Department of Molecular Pharmacology

Dr. Matthew Gamble

Dr. Matthew Gamble

Phone: 718.430.2942
Golding Building 203
matthew.gamble@einstein.yu.edu

Assistant Professor, Department of Molecular Pharmacology

THE ROLE OF MACRO DOMAIN-MEDIATED REGULATION OF CHROMATIN STRUCTURE AND FUNCTION DURING CANCER AND SENESCENCE

Macro domains are found in several histone variants, chromatin remodelers, and other transcriptional coregulators (e.g. macroH2A, PARP14, CHD1L) with roles in cancer progression, senescence, innate immune responses, and viral pathogenesis. These protein modules function, in part, as ligand binding domains for NAD+-derived poly(ADP-ribose), ADP-ribose, and O-acetyl-ADP-ribose. The ability of macro domains to bind these ligands links the function of macro domain-containing proteins (MDCPs) to NAD+-dependent signaling events catalyzed by NAD+-utilizing enzymes such as PARP-1, PARG and SIRT1. Our laboratory employs a variety of cell-based, genomic and biochemical techniques to explore the role of macro domains, their ligands and the NAD+-utilizing enzymes that produce them in transcriptional regulation.

The histone variant macroH2A1 is an MDCP of particular interest to our group. MacroH2A1 incorporates into nucleosomes found in large chromatin domains that occupy a quarter of the genome in human cells. MacroH2A1 exists as one of two splice variants, macroH2A1.1 which can bind to NAD+-derived ligands, and macroH2A1.2 which cannot associate with these small molecules. Interestingly, while both macroH2A1 variants are present in normal adult cells, macroH2A1.1 splicing is decreased in a variety of human cancers including endometrial, lung, testicular, colon, and bladder cancer. Additionally, macroH2A1.1 can trigger an innate tumor suppressive pathway called oncogene-induced senescence. We are currently exploring the mechanisms that regulate macroH2A1 splicing, the specific roles of each macroH2A variant in transcriptional regulation, and how these processes are perturbed during oncogenesis.

Publications

Hussey, K.M., Chen, H., Yang, C., Park, E., Hah, N., Erdjument-Bromage, H., Tempst, P., Gamble, M.J.*, Kraus, W.L.* (2014) “The histone variant macroH2A1 regulates target gene expression in part by recruiting the transcriptional coregulator PELP1.” Mol Cell Biol. 34:2437-49.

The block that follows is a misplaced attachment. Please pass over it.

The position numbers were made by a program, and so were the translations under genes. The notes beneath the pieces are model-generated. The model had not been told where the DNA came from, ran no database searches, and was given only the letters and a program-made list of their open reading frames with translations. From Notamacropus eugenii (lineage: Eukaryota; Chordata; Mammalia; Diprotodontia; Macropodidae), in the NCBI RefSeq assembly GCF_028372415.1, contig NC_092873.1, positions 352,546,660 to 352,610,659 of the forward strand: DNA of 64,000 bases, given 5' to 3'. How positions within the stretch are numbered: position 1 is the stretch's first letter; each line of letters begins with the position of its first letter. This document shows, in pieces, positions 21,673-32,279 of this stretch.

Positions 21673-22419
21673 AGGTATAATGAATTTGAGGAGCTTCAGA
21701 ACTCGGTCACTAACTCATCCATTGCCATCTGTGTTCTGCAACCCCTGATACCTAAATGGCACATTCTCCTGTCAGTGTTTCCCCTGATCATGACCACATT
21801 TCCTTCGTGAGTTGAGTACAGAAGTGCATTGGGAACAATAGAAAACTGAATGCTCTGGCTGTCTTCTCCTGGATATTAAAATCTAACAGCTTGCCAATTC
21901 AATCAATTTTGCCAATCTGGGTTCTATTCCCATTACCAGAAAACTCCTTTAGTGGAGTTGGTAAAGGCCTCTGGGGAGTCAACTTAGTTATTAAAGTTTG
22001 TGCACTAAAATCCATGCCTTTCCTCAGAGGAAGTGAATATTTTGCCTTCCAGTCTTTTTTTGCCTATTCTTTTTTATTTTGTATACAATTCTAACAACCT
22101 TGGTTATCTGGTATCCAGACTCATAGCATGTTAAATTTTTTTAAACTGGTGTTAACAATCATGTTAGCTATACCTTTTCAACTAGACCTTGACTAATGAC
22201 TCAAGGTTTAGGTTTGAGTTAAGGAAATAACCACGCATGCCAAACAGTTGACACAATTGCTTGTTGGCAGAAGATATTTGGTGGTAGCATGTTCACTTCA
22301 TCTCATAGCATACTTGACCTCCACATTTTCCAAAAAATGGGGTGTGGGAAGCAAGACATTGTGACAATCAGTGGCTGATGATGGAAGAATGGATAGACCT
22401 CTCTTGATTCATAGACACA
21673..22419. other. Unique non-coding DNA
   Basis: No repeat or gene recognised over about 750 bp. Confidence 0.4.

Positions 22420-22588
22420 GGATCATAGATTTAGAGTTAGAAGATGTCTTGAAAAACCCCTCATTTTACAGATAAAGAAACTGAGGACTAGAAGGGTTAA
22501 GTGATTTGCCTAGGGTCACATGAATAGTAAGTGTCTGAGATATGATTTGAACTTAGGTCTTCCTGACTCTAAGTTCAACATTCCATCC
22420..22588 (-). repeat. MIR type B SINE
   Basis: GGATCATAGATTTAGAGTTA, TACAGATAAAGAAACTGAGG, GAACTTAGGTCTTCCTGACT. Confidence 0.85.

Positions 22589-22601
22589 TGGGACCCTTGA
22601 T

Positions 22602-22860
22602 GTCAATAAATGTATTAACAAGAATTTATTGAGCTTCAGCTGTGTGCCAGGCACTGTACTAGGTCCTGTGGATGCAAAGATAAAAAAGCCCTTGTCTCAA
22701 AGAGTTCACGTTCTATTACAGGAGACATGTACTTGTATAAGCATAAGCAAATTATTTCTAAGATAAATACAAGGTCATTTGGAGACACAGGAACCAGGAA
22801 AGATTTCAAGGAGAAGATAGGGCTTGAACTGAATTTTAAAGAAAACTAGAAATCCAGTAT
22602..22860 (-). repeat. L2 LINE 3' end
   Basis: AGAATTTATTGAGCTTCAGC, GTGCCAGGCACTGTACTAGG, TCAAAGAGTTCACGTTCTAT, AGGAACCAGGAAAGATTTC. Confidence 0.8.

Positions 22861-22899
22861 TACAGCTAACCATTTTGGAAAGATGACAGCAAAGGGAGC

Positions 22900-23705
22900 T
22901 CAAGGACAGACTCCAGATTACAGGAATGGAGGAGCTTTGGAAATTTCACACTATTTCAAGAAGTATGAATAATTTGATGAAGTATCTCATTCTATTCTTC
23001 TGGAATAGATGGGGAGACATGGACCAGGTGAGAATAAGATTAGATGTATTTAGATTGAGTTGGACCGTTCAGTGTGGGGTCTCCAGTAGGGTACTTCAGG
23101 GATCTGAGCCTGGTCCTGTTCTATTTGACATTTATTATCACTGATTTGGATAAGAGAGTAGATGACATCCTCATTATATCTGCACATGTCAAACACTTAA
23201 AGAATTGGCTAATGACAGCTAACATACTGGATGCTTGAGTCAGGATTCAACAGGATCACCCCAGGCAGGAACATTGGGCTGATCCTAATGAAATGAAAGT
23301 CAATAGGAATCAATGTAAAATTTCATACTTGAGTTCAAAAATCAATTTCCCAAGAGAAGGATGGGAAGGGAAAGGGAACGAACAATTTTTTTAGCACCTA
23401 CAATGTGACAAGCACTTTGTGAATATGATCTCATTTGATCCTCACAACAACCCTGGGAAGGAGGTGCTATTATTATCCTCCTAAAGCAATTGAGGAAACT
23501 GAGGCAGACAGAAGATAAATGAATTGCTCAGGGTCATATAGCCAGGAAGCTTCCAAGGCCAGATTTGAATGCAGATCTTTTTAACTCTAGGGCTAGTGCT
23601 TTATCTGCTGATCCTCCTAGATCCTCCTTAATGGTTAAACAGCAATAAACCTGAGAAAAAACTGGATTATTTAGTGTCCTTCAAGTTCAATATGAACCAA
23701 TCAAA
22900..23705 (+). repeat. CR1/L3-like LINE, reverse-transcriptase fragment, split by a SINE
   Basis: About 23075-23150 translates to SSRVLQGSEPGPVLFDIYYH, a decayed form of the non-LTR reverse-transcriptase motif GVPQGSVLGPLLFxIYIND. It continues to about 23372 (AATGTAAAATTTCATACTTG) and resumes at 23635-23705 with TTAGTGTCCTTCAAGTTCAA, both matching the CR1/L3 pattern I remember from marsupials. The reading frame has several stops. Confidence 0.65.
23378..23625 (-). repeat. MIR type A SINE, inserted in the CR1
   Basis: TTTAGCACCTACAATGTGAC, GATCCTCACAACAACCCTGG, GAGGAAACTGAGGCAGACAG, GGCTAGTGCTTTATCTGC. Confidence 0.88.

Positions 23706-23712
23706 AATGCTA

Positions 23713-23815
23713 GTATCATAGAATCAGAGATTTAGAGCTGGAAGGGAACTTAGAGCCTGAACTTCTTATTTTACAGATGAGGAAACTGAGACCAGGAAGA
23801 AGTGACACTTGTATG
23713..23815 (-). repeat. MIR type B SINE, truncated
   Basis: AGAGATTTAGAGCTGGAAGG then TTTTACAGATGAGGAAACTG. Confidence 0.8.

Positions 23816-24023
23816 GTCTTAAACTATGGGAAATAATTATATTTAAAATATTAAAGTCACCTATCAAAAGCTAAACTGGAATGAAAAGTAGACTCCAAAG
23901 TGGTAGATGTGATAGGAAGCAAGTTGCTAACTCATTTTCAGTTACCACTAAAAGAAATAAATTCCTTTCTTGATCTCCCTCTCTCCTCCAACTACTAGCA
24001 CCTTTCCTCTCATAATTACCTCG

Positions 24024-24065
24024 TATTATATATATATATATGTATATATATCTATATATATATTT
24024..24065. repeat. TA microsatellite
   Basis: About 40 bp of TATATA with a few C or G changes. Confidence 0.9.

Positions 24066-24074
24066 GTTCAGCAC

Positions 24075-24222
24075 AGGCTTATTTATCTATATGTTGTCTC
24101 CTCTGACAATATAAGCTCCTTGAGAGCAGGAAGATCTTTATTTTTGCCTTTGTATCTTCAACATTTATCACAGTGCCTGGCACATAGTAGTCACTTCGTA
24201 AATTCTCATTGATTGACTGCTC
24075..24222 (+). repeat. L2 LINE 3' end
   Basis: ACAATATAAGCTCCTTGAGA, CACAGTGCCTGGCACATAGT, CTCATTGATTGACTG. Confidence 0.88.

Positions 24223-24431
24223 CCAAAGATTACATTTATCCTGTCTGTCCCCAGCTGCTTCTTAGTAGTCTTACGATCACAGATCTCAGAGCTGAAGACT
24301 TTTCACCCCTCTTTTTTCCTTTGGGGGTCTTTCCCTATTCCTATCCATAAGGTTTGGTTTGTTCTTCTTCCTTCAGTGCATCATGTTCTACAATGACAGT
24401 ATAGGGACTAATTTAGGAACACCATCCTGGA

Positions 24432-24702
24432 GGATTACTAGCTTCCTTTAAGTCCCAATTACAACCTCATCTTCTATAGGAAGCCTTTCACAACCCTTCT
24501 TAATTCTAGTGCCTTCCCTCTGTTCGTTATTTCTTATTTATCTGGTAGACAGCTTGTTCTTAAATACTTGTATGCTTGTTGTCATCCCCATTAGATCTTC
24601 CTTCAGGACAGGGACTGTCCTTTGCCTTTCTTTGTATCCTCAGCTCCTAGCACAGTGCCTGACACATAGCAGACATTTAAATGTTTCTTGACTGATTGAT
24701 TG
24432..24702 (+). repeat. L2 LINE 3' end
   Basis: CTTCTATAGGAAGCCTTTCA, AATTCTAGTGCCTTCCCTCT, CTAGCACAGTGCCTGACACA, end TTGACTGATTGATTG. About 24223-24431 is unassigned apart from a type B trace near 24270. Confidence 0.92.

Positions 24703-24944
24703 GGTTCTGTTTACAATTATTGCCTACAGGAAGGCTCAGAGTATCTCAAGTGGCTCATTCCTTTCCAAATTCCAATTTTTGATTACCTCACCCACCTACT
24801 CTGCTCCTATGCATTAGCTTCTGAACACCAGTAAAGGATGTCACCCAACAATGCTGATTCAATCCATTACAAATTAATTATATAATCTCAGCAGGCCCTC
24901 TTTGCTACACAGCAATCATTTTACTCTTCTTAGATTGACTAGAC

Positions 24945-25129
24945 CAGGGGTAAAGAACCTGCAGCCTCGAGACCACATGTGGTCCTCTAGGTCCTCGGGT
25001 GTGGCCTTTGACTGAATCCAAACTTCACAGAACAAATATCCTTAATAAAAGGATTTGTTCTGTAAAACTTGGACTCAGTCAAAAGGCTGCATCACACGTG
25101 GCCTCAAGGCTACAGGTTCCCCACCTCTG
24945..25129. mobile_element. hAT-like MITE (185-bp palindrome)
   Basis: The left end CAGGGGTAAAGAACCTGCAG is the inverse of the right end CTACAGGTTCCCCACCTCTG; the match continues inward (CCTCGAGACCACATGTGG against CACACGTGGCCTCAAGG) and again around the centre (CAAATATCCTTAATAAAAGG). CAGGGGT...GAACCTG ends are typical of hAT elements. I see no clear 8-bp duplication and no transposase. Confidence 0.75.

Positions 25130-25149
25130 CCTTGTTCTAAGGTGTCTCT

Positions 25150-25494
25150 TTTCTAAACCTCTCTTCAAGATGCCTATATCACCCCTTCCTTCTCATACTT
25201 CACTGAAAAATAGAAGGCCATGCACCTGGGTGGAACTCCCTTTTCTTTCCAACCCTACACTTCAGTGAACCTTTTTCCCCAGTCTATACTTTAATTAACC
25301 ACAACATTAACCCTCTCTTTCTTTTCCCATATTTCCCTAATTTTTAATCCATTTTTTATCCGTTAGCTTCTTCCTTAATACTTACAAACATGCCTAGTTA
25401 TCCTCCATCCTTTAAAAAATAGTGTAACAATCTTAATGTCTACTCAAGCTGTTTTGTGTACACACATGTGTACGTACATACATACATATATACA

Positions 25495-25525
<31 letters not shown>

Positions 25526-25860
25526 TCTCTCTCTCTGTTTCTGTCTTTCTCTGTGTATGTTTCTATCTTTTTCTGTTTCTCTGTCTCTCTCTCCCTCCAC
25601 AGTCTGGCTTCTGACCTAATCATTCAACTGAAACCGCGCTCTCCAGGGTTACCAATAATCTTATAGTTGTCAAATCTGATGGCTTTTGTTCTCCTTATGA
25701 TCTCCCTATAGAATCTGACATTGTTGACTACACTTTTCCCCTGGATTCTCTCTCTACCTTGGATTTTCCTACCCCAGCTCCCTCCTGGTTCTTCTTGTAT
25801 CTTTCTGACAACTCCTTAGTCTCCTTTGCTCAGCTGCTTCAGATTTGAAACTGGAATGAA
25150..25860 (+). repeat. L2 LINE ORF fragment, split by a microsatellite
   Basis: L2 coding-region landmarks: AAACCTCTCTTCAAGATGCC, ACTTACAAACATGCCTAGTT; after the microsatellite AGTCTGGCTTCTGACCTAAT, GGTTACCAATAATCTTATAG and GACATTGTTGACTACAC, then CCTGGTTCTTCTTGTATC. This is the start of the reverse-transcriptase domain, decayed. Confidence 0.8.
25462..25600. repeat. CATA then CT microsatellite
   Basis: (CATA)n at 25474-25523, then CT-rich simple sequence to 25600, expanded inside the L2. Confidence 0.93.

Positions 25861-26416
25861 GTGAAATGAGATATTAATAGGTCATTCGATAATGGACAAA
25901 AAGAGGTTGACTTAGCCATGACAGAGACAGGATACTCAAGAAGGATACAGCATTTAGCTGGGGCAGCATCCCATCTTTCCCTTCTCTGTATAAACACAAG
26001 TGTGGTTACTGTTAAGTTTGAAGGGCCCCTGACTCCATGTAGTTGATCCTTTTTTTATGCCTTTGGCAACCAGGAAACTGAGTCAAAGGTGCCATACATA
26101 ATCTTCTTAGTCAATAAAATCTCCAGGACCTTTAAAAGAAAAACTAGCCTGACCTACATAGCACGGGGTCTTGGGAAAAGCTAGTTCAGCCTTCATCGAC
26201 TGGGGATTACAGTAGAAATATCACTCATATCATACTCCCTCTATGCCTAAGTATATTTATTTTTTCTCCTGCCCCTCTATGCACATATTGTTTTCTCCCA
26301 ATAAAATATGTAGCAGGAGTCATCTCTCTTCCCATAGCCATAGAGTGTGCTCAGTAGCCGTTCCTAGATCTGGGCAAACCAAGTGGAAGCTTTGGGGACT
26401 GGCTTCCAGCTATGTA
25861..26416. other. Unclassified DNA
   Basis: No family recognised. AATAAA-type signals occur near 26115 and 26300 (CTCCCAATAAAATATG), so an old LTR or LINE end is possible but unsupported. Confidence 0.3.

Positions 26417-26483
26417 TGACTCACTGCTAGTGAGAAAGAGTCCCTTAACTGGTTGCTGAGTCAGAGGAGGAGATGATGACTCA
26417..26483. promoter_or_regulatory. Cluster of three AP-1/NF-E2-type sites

Gamble, M.J. (2013) Expanding the functional repertoire of macrodomains. Nat Struct Mol Biol 20:407-8

Zhang, T., Berrocal, J.G., Yao, J., DuMond, M.E., Krishnakumar, R., Ruhl, D.D., Gamble, M.J., and Kraus, W.L. (2012) “Regulation of poly(ADP-ribose) polymerase-1-dependent gene expression through promoter-directed recruitment of a nuclear NAD+ synthase.” J. Biol. Chem. 287:12405-16.

Novikov, L., Klerman, H., Jalloh, A.S., and Gamble, M.J. (2011) “QKI-mediated alternative splicing of the histone variant macroH2A1 regulates cancer cell proliferation.” Mol Cell Biol. 31:4244-4255

Zhang, X., Gamble M.J., Stadler, S., Cherrington, B.D., Causey, C.P., Thompson, P.R., Robertson, M.S., Kraus, W.L., Coonrod, S.A. (2011) “Genome-wide analysis reveals PADI4 Cooperates with ELK-1 to activate c-Fos expression in Breast Cancer Cells.” PLoS Genetics. 7:e1002112.

Gamble, M.J. and Kraus, W.L. (2010) “Multiple facets of the unique histone variant macroH2A: from genomics to cell biology.” Cell Cycle 9:2568-2574.

Gamble, M.J., Frizzell, K.M., Yang, C., Krishnakumar, R., Kraus, W.L. (2010) “The histone variant macroH2A1 marks repressed autosomal chromatin, but protects a subset of its target genes from silencing.” Genes and Development 24:21-32

Frizzell, K.M., Gamble, M.J., Zhang, T., Berrocal, J.G., Zhang, T., Krishnakumar, R., Cen, Y., Sauve, A.A., and Kraus, W.L. (2009) "Global Analysis of Transcriptional Regulation by Poly(ADP-ribose) Polymerase-1 and Poly(ADP-ribose) Glycohydrolase in MCF-7 Human Breast Cancer Cells."  Molecular and Cellular Biology.  284:33926-28

Zhang, T., Berrocal, J.G., Frizzell, K.M., Gamble, M.J., Dumond, M.E., Krishnakumar, R., Yang, T., Sauve, A.A., Kraus, W.L. (2009) “Enzymes in the NAD+ Salvage Pathway Regulate SIRT1 Activity at Target Gene Promoters.” J. Biol Chem. 284:20408-17

Krishnakumar, R.*, Gamble, M.J.*,Frizzell, K.M., Berrocal, J.G., Kininis, M., Kraus, W.L. (2008) Reciprocal binding of PARP-1 and histone H1 at promoters specifies transcriptional outcomes. Science 319:819-21 (* equal contribution)

Gamble, M.J. and Fisher R.P. (2007) SET and PARP1 remove DEK from chromatin to permit access by the transcription machinery. Nat Struct Mol Biol. 14;548-55

Gamble, M.J. and Kraus W.L. (2007) Visualizing the histone code on LSD1. Cell 128:433-4

Larochelle, S.,  Batliner, J., Gamble, M.J., Barboza, N.M., Kraybill, B.C., Blethrow, J.D., Shokat, K.M., Fisher, R.P.(2006) Dichotomous but stringent substrate selection by the dual-function Cdk7 complex revealed by chemical genetics. Nat Struct Mol Biol 13:55-62

Gamble, M.J., Erdjument-Bromage, H., Tempst, P., Freedman, L.P., Fisher, R.P. (2005) The histone chaperone, TAF-I/SET, is required for activated transcription in vitro of chromatin templates. Mol Cell Biol  25:797-807

Gamble, M.J., Freedman, L.P. (2002) A coactivator code for transcription. Trends Biochem Sci 27: 165-7.

Rachez, C., Gamble, M.J., Chang, C.P., Atkins, G.B., Lazar, M.A. Freedman, L.P. (2000) The DRIP complex and SRC-1/p160 coactivators share similar nuclear receptor binding determinants but constitute functionally distinct complexes. Mol Cell Biol 20:2718-26. 

Rachez, C., Lemon, BD., Suldan, Z., Bromleigh, V., Gamble, M., Naar, A.M., Erdjument-Bromage, H., Tempst, P., and Freedman, L.P. (1999) Ligand-dependent transcription activation by nuclear receptors requires the DRIP complex. Nature 398:824-8.

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